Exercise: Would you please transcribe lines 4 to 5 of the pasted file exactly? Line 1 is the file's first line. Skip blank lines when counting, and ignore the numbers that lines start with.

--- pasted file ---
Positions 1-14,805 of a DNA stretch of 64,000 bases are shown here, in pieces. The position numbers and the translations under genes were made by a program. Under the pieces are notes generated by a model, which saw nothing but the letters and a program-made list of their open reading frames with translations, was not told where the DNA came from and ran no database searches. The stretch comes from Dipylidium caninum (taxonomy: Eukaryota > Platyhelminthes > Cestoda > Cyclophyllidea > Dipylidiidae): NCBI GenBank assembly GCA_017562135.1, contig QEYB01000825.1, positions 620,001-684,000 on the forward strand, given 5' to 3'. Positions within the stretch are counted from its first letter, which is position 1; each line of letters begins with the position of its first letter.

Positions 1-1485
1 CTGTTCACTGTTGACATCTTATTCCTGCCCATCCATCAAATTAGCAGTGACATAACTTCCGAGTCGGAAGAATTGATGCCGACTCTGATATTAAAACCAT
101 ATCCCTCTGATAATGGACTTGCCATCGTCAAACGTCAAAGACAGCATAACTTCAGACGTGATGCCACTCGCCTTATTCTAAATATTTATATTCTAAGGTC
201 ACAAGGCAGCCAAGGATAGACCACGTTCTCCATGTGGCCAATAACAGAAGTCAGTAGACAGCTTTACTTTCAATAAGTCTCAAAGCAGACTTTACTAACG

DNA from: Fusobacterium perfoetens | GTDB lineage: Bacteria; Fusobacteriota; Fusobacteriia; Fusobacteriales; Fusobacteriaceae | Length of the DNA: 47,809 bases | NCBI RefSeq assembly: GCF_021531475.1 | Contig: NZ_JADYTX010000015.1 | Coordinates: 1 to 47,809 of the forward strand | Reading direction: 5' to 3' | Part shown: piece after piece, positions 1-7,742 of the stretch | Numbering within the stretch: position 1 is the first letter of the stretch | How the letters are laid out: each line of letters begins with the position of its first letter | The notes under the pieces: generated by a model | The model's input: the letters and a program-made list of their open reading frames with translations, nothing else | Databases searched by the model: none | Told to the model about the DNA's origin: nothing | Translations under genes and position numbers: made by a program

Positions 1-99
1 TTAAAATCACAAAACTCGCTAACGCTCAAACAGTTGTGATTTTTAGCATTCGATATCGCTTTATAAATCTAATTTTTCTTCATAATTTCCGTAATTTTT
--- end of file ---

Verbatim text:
101 ATCCCTCTGATAATGGACTTGCCATCGTCAAACGTCAAAGACAGCATAACTTCAGACGTGATGCCACTCGCCTTATTCTAAATATTTATATTCTAAGGTC
201 ACAAGGCAGCCAAGGATAGACCACGTTCTCCATGTGGCCAATAACAGAAGTCAGTAGACAGCTTTACTTTCAATAAGTCTCAAAGCAGACTTTACTAACG